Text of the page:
Three more farms infected by Mycoplasma bovis have been confirmed in Canterbury and Southland by the Ministry for Primary Industries (MPI), bringing the total to 17 properties.
The discoveries come after the MPI released further information about its testing and tracing regime designed to contain and eradicate the spread of the cattle disease.
Ministry officials expect more farms will test positive as a result of disease testing being ramped up, including as many as 30 additional properties alone from an infected Ashburton farm.
They are working out how far the disease has spread in New Zealand. Tests will be carried out including for three samples of milk from every dairy farm in New Zealand starting February 1 with results expected over the next two months.
MPI will also trace animals moved from properties under restricted place notices. MPI staff have followed up almost 1000 leads for possible links to infected properties, with 39 under restricted place notices as tests continue.
The confirmed tracing of animal movements takes several days and involves using records from the National Animal Identification and Tracing (NAIT) scheme, animal status declarations, trucking dockets and interviews with farmers.
This is followed by genome sequencing, which worked out whether the strain of Mycoplasma bovis was the same across all infected farms. This takes several months as it involves growing the bacterium from samples.
MPI incident controller David Yard said MPI had changed its approach from reporting all new cases of Mycoplasma bovis through the media to only issuing press releases when there were major new developments, such as a positive detection in a new area or region.
“We expect that more properties will become positive as our tracing and testing programmes continue to ramp up. From one farm in Ashburton alone, we anticipate tracing some 30 additional properties.”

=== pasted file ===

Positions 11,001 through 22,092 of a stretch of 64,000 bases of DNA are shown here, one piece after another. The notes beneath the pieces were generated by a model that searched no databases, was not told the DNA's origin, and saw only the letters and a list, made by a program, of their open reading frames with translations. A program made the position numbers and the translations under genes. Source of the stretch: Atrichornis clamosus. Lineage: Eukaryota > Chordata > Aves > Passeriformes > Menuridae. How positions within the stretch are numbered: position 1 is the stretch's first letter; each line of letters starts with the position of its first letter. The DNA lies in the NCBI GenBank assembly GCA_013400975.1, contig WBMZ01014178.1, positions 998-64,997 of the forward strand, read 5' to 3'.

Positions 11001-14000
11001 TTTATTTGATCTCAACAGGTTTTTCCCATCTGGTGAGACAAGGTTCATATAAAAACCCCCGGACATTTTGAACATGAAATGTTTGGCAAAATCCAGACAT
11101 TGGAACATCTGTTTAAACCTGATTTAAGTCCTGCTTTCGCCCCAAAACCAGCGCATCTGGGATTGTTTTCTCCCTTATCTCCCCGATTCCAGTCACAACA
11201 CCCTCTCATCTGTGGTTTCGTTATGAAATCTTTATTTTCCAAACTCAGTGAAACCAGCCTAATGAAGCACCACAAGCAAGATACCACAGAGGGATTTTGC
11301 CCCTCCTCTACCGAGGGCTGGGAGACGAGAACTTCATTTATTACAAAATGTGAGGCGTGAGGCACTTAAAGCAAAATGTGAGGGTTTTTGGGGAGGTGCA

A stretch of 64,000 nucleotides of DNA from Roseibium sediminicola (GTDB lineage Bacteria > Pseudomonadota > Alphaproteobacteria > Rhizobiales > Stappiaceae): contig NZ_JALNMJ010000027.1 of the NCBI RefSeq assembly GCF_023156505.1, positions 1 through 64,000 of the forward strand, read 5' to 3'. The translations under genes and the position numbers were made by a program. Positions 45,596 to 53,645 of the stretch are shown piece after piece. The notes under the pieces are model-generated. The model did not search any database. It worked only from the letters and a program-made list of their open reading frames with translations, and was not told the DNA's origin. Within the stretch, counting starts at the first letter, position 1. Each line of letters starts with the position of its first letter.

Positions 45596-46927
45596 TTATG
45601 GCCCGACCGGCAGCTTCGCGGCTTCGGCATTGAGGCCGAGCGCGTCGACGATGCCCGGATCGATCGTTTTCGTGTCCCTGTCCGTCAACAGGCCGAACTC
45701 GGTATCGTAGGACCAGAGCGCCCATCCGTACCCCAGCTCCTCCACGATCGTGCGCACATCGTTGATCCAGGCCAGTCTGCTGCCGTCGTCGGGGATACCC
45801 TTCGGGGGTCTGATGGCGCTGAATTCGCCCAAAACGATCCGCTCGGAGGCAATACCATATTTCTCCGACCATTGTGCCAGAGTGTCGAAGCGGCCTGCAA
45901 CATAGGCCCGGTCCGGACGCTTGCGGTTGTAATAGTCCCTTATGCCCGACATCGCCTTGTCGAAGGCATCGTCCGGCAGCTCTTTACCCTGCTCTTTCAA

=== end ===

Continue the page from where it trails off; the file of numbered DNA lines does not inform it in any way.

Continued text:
Two of the new cases are on Southland farms and one is in Ashburton.
Yard said the new properties were detected through tracing activities and were connected to existing properties positive with M bovis.
Farms infected with the disease are mainly in the Oamaru area with additional positive properties in Hawke’s Bay and Southland confirmed last December. Another two properties were identified in the Ashburton area this month.
All of the infected properties are under restricted place notices under the Biosecurity Act. The legal controls restrict the movement of stock and equipment on and off the farms to contain the disease.
Federated Farmers national president Katie Milne called for “patience and a dose of realism” as speculation around Mycoplasma bovis’ origins grew.
Milne said it was adding more stress to worried farmers at a time when the situation was still unfolding, with MPI and the wider industry working hard to contain the disease.
“Of course there is curiosity among farmers and the media as to how M. bovis started as it has never been detected before in New Zealand to our knowledge.
“This is a complex disease and there is a significant amount of resources going into testing and surveillance carried out by MPI and the industry.”
Milne was still hopeful that it could be eradicated with farmer support.
“Farmers have a role to play around traceability by ensuring NAIT tagging and recording of all cattle and deer. We advise also an on-farm disinfecting policy, buffers on boundaries and quarantine of newly introduced stock to their properties.
“This should become part of a new best practice of making your farm a fortress when it comes to biosecurity.”
Agriculture and Biosecurity Minister Damien O’Connor said he had great sympathy for farmers caught in the outbreak, who faced tough decisions to protect their livelihoods.
“There is a willingness out there to do whatever it takes to eradicate M bovis. This remains our focus.”
He visited farmers involved in the outbreak in Winton, Southland, after previously visiting affected South Canterbury properties before Christmas.
“Farmers have shared their concerns about the speed of the response, started under the previous National Government in July, and how we can contain the spread of the disease.”
Mycoplasma bovis is not a food safety risk for humans and is a disease that affects animal welfare and production. It only affected cattle, including dairy cows and beef cattle, and was first confirmed last July on two farms in South Canterbury.